The global coronavirus pandemic is developing so quickly that no-one, including those in positions of authority, can accurately predict what is going to happen next.
But with each day it seems more likely that one consequence for larger cities will be at least a temporary increase in the percentage of commuting trips done by bicycle.
This will be more noticeable amongst commuters who work or study in the centres of cities where a large number of them would usually catch public transport such as trains, buses, trams or ferries.
In Australia the ranking of commuter numbers using public transport per city in descending order is Sydney, Melbourne, Brisbane, Perth, Adelaide.
Not every worker can work from home. With the virus spreading, fewer commuters will want to be sharing confined trains, buses, trams and ferries with large numbers of strangers, some who may unknowingly be already infected.
With car parking already both scarce and prohibitively expensive in most major cities, driving to the city in particular won’t be a viable option for many and this is why party bicycle commuting could increase.
However all of these trends are being offset by ever increasingly stringent shut down provisions meaning that the total number of people commuting has shrunk dramatically. Not to mention huge numbers of workers either losing their jobs entirely, or being required to work fewer days.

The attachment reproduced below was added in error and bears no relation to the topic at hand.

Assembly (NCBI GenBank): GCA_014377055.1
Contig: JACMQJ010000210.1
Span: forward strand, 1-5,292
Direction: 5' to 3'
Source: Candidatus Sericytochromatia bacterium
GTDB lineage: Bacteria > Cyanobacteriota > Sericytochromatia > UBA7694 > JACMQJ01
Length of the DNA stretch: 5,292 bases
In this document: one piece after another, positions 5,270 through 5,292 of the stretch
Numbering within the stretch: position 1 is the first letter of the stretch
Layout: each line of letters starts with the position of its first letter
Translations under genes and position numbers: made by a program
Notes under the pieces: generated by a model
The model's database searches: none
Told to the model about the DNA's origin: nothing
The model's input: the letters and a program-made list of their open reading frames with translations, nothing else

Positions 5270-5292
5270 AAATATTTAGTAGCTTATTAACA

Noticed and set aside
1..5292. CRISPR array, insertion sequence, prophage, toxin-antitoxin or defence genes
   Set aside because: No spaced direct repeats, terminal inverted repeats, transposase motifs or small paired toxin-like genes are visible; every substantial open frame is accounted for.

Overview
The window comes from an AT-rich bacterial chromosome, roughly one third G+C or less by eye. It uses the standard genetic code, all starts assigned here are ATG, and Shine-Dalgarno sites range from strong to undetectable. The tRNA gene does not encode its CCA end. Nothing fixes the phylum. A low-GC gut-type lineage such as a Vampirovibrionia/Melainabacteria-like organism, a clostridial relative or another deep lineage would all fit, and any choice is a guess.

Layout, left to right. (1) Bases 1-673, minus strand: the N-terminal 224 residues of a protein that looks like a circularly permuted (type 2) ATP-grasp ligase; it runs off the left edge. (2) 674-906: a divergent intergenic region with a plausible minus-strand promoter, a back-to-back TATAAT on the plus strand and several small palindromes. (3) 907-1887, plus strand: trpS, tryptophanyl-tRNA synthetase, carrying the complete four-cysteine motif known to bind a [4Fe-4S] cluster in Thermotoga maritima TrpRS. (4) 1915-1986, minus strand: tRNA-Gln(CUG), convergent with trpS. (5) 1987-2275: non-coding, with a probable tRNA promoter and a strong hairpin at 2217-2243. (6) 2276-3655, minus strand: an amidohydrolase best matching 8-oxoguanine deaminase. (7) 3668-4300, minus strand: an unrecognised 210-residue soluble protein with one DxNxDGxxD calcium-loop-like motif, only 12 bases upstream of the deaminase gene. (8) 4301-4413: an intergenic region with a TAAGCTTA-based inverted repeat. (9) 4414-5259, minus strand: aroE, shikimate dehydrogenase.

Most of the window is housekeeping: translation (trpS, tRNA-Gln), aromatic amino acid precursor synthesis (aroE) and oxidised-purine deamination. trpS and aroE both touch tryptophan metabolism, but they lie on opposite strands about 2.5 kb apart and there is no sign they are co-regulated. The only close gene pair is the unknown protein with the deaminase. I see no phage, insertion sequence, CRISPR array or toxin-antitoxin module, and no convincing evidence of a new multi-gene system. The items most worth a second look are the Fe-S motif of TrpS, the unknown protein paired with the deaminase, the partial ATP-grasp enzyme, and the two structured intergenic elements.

A New York Times article published on 14th March has already reported a surge in bicycle commuting despite the weather there still being cold. The evidence of a cycling boom is not just anecdotal, but thanks to their Citi Bike share program publishing data, can be measured. For the 12 days from 1st March to 11th March, bike share demand has increased by 67% to 517,768 drips compared to 310,132 trips for the same days in 2019. However numbers appeared to have softened in the second half of March as the lock down takes hold.
Electronic bicycle counters are also measuring a surge. On 9th March 2020 there were 21,300 bicycle crossings over the four East River bridges, up 52% from the same day one year ago. Once again, numbers have fallen since then, but probably not as far as other forms of commuting, particularly via public transport.
Meanwhile Chicago’s Divvy Bike share scheme has seen a 105% increase for the period 1st – 11th March with 80,112 trips this year compared to 40,078 trips for the same period last year.
Elsewhere, the Danish government is urging more commuters to ride bikes to work and school during the coronavirus outbreak to minimise its spread.
There is also anecdotal evidence of indoor trainer sales dramatically increasing. Although there is no firm data, it appears that every wholesaler has sold out and as this is a global trend, combined with factory slow downs it will be difficult to get enough replacement stock to meet demand any time soon.
If you notice any signs of changing patterns of bicycle commuting or recreational cycling in your city then please leave a comment below or Contact Us.